Urban says his first introduction to “RED” was via the Hoeber brothers (Jon and Erich) script.
“From there I went back and had a look at the graphic novel,” he remembers. “The graphic novel really only constitutes what is the first half of our movie. I think the Hoeber brothers did a brilliant job of expanding that world and creating a really interesting, eclectic bunch of characters and weaving them into a fun tapestry.”
For his part, Urban says he went to real CIA operatives to glean information on how to play Cooper.
“The research that I put into this role was reading every book that Bob Baer [former CIA spy] wrote,” the actor reveals. “Then I had the good fortune of sitting down with him and discussing his experience in the CIA and how that pertained to the movie. That was really interesting. I was able to draw a lot from that.”
The first time audiences see Cooper, he’s on the job doing the Agency’s dirty work while having a very domestic conversation with his wife on the phone. A very telling dichotomy that Urban says immediately gives his character depth.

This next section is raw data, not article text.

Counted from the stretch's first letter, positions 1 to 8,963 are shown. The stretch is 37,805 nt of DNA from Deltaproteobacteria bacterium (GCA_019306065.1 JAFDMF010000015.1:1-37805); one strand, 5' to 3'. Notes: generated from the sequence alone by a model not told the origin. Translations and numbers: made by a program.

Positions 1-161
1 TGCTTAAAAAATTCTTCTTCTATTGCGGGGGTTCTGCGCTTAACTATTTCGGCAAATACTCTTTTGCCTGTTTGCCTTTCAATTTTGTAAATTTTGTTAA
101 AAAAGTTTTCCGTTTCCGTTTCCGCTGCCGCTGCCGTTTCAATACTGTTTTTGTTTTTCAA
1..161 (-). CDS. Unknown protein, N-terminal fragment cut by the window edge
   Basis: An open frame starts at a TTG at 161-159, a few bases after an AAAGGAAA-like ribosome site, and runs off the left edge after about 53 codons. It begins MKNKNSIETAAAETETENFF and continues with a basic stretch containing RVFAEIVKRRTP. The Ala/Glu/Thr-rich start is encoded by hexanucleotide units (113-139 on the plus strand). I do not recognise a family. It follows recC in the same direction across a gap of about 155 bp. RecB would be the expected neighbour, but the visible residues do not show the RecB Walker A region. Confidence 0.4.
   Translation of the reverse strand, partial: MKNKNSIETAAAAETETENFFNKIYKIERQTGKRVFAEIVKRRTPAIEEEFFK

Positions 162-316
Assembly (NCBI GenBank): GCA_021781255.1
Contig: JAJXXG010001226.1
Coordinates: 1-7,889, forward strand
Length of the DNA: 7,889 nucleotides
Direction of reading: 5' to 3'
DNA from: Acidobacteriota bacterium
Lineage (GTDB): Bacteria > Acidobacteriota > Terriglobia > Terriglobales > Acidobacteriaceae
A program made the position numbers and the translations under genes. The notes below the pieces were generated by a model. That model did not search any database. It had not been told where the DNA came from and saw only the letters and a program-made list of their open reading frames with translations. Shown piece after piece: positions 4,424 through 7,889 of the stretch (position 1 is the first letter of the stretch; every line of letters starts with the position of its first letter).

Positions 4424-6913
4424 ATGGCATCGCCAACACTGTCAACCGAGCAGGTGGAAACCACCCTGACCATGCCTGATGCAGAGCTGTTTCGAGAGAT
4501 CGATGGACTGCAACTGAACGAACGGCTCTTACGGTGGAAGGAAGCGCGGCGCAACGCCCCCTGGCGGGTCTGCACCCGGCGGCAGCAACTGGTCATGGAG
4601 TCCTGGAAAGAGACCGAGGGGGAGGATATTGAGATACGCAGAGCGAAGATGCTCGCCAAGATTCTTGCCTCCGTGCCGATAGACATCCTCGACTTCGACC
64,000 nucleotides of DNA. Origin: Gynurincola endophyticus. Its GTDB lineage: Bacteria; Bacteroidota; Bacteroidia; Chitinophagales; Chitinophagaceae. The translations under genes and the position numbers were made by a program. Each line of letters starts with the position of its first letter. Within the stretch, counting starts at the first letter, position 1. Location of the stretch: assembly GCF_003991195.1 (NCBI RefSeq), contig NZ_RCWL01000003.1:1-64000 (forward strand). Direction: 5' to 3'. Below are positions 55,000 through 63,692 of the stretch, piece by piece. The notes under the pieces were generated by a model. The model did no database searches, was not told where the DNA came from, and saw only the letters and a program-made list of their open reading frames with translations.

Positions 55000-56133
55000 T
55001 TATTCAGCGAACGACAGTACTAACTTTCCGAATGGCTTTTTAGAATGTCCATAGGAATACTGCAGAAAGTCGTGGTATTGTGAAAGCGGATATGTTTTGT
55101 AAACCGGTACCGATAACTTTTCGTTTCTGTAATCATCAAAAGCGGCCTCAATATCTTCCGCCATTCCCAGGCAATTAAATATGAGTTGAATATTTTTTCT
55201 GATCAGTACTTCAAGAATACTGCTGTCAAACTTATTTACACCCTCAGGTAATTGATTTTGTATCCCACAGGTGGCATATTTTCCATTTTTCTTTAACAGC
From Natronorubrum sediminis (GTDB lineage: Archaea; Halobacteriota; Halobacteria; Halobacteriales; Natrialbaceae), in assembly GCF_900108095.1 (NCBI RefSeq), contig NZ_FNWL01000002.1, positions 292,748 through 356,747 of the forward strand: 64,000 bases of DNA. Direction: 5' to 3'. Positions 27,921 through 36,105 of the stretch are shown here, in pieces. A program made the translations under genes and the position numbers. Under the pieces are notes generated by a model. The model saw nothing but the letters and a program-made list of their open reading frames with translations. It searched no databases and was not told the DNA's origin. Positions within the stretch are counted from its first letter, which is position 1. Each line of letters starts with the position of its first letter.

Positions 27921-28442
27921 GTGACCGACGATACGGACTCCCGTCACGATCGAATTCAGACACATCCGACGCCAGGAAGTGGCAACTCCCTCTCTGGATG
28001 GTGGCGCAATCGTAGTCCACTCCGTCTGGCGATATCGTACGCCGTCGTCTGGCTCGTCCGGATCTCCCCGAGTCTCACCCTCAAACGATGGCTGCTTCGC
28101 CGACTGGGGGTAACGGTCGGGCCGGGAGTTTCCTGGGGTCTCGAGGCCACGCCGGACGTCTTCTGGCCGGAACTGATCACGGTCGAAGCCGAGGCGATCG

“As you see in the movie, Cooper is ordered to liquidate Frank Moses and you don’t question your orders, you execute,” the actor explains. “The great thing about Cooper is that he’s got a fantastic arc in the story. He starts at one place and through his interactions with Frank, a paradigm shift occurs. He ends up somewhere completely different, and as an actor I’m always looking for some sort of journey for a character.”
“Cooper as he’s constructed is not a stereotypical adversary,” Urban continues. “He’s got many dimensions and you see he has a family, and what that means to him when he’s put under pressure. You get to see him start to question what he’s been ordered to do, and that shows he’s very proactive in his thoughts as it relates to his actions.”
And Urban gets a lot of action, especially against Willis’ wily Moses who’s just as cunning and deadly as he was in his CIA prime. Urban gets the full brunt of that in a gnarly, mano a mano brawl with Willis inside Cooper’s CIA glass encased office.